If your perfect lawn is evenly coloured with an unbroken texture, you’ll want to know how to keep moss and lawn weeds at bay. Or you may have an existing problem and need to know how to get rid of weeds in your lawn and grow green grass. This blogpost is for you.
Seed head of the weed grass “annual meadow grass” – not to be confused with smooth stalked meadowgrass
What are weeds?
There are 2 types of plant on this planet. Broad leaved plants and grasses. Both have slightly different metabolisms which means that chemical controls can be made specific to one or the other. If you resort to using weedkiller on your lawn instead of removing lawn weeds by hand, make sure it’s one designed to kill ONLY broadleaved weeds.
If you have weed grasses in your lawn and you hate them, you’ve got a challenge on your hands. In a fine lawn, annual meadow grass (the most common weed grass) can look ghastly. In a utility lawn it’s less of a problem. Simply keep the lawn well fed and you’ll find that the AMG will blend with the other grasses over time. AMG doesn’t cope well with stress and if it’s hungry the leaves turn pale. That’s when they show up as lighter coloured dots on the lawn. Picking off any flowering stalks as soon as you see them and being consistent with your mowing regime will limit the spread.
We’ve blogged about Annual Meadow Grass in the past – here’s our post from December 2015
The common daisy, Bellis perennis, is often found growing in short grass. It’s a great plant for bees but not all lawn lovers welcome it.
You also need to choose between selective and nonselective versions of systemic herbicides. Selective herbicides kill only certain weeds, while nonselective herbicides kill any green, growing plant, whether it’s a weed or not. Most broadleaf herbicides, including products like Weed-Away and Weed Warrior, are systemic and selective to kill broadleaf weeds only. They won’t kill weedy grasses.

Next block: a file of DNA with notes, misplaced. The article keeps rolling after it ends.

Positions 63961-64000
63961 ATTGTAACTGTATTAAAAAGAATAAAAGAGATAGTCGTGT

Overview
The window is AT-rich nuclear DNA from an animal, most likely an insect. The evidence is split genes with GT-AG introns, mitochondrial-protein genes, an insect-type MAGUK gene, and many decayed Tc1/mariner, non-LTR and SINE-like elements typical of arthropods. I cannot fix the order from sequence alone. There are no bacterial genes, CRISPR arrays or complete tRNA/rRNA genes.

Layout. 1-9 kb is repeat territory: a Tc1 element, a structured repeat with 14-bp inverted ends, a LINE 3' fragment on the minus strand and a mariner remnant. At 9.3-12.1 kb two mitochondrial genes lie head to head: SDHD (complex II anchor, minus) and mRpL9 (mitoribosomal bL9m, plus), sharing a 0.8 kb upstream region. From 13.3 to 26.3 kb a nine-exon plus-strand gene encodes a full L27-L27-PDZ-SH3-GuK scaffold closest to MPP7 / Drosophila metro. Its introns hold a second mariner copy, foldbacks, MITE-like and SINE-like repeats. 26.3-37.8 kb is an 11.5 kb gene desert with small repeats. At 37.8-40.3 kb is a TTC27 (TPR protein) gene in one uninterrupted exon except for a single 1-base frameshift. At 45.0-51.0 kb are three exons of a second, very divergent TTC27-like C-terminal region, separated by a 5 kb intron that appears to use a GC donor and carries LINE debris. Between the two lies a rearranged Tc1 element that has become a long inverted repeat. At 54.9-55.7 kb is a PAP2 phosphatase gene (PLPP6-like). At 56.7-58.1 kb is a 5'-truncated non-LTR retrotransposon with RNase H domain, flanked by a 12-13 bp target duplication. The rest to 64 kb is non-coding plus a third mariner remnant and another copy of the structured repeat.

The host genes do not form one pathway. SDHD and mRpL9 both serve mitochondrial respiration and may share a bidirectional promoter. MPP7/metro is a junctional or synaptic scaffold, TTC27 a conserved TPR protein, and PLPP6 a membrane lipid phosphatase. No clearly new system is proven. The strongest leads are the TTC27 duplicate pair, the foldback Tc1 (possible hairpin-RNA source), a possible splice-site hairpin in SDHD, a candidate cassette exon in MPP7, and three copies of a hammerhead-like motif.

Catching perennial weeds early is crucial. Dandelions, for example, develop deep taproots that are hard to pull once they mature. Yank the entire plant, including the root—any root pieces left underground will grow new plants. If new sprouts grow, pull them repeatedly to eventually starve and kill the weed.
Susan Johnston Carlson
For those of you who are ready to fight the good fight, here’s a step-by-step guide that will help you get rid of weeds when they start growing on your lawn. (For those of you who want a jump start before weeds become a problem, read our guide on How to Prevent Weeds from Growing.)
The Telescoping Crack Weeder ($9.95) from Lee Valley Tools removes grass and other weeds from crevices in patios and walkways. The L-shaped stainless-steel blade fits between bricks and other pavers to reach and scrape pesky plants. The aluminum handle adjusts from 28 to 45 in., which means you can weed kneeling or standing.
Once the weed and roots are out, smooth the soil, work in some compost, and patch the area with lawn seed. Keep the soil evenly moist until the grass is 1 inch high.
Weeding is easiest when the soil is moist. Tools like the dandelion digger help get at the root by probing deep into the soil. Once the weed is out, promptly reseed the bare spot; otherwise, new weeds will fill it in.